By: John C. Lund
The Lund Consultants, Inc.
Spring has arrived (in some places with a last cold blast), and that means spring storms are not far away. This is the season for tornadoes, flooding, and (well, maybe not in Michigan), preparation for hurricane season.
Natural disasters and major storms are a platform for all broadcasters to provide outstanding coverage to their local communities. But while TV, cable, and online services require power, radio remains a medium where batteries allow continued service to update their listeners and community at any time. Your disaster plan should be in place, outlining how you cover the events that are most likely for your market.
- Speaking of batteries, always have a healthy supply. Power goes quickly, as snowstorms, tornadoes, and hurricanes have proven time and time again.
- Your contact list is vital, and having preset staff assignments will lessen confusion.
- Know how to reach all community leaders, including where they live.
- Be ready to mobilize vehicles, as well as people. Provide necessary food, water, and sleeping space for your staff.
- If your studio is compromised, have a backup location (maybe at your tower site).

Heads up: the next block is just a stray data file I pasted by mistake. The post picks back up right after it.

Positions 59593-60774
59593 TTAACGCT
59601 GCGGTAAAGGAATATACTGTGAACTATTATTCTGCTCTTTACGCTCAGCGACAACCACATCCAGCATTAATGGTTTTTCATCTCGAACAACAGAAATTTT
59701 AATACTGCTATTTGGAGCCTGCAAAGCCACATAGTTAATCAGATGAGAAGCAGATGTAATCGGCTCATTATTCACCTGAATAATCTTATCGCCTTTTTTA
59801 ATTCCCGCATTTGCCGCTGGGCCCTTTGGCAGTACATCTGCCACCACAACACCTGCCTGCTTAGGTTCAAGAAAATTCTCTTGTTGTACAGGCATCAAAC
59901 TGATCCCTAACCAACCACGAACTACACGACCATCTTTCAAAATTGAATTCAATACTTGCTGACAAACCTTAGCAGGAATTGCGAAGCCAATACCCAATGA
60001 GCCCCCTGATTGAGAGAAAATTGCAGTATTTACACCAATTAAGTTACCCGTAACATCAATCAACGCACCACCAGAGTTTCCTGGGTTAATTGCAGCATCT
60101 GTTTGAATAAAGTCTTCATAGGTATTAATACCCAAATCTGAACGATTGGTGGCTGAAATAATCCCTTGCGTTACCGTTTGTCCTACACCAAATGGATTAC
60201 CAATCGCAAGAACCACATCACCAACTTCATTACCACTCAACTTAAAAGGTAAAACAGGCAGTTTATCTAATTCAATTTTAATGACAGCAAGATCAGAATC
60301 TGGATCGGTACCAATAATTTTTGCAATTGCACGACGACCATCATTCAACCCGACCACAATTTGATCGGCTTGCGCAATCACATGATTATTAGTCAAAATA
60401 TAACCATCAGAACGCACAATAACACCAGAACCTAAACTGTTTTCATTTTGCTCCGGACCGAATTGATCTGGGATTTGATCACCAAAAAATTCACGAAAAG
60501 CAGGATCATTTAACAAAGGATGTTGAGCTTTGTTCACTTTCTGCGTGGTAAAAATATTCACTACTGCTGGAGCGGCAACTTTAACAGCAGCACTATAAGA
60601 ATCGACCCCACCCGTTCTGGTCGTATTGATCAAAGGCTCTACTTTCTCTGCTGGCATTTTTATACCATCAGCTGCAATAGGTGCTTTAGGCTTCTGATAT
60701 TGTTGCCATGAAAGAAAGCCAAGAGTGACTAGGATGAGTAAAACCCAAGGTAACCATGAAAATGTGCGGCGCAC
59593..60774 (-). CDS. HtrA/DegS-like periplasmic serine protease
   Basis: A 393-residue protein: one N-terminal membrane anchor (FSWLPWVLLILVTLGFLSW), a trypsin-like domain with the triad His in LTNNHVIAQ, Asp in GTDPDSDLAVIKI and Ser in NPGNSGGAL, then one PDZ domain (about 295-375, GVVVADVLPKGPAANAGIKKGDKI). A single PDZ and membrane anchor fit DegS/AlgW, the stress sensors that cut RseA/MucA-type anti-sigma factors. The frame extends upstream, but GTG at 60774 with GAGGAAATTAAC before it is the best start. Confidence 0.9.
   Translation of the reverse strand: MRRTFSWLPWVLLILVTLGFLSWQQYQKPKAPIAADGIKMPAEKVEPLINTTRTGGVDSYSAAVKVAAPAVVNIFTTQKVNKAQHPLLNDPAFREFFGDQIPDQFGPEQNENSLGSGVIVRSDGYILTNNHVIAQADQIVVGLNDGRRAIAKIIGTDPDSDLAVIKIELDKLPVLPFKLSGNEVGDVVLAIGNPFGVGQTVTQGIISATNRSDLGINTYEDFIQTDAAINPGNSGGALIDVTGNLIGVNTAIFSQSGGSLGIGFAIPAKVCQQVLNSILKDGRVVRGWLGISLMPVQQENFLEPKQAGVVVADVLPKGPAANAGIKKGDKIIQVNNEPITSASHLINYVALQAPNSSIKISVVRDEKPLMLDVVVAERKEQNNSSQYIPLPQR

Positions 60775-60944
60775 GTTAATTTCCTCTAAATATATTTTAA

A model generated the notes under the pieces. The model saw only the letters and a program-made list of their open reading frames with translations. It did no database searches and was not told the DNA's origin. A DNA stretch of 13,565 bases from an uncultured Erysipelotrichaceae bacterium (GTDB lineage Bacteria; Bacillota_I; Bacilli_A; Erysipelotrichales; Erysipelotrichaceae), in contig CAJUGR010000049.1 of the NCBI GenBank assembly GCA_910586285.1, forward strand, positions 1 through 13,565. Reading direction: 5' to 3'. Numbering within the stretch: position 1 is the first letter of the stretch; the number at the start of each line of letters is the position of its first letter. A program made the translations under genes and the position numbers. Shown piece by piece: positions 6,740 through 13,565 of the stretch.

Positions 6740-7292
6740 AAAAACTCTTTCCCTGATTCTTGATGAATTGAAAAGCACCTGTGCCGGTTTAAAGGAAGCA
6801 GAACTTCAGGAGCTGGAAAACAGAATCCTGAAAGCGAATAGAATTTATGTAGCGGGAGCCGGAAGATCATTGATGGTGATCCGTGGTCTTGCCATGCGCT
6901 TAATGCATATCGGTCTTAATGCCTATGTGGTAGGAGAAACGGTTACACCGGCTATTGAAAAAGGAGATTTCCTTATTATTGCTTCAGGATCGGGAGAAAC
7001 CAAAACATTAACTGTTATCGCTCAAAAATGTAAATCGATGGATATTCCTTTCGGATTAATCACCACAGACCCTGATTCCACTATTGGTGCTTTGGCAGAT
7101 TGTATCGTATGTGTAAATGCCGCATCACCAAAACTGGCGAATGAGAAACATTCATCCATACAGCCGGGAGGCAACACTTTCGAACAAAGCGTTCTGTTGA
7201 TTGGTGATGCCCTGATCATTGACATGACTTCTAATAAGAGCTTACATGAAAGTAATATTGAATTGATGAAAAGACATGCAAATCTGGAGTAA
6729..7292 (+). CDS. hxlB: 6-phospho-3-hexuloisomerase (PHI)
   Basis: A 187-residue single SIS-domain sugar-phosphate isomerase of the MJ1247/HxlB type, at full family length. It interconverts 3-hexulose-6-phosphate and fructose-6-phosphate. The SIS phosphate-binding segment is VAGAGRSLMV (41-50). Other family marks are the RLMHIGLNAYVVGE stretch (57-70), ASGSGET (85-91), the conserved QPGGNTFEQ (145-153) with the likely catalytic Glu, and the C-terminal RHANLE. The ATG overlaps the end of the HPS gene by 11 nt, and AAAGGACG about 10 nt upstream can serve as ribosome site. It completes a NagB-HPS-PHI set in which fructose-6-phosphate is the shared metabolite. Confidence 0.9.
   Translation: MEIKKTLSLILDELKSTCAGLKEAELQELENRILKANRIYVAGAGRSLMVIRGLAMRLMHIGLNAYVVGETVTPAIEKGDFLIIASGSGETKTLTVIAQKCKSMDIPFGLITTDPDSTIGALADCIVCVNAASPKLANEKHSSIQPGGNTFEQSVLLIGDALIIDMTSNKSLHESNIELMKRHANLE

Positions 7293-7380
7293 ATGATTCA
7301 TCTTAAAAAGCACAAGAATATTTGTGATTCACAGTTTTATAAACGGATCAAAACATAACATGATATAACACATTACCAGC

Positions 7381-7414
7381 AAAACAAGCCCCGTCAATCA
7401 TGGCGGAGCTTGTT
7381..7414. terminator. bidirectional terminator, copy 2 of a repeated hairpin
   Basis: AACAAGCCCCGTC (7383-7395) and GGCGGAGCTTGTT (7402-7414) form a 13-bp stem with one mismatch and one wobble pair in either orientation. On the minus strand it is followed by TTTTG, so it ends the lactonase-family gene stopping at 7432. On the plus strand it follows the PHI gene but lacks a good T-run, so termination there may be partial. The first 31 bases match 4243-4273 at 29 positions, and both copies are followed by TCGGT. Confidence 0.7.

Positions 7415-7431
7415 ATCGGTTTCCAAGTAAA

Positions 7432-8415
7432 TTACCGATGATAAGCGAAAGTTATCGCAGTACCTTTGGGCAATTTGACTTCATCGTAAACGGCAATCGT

- Text often continues to work when cell voice service doesn’t. Having a text service for your audience is a strong feature during bad weather events.
- Old two way radios can be a godsend when cell towers are down or overloaded.
- Generators are good, but so is gas to operate them.
- Most of all, involve your audience as eyes and ears. They can be your strongest reporters.
The Lund Consultants have decades of experience in helping stations assemble disaster plans and providing solid community service that translates to great ratings. A station is only as good as its coverage of the last disaster. Are you ready?
Create Your Disaster Plan
Tornado, oil slick, earthquake, hurricane…whatever the disaster, have a plan to cover the event better than any competitor. Don’t cede this service element to smart phones! See the Lund Disaster Stylebook – a how-to guide that details every step of advance planning, execution, and follow-up.
Reprinted from The Lund Letter. Subscribe for free here.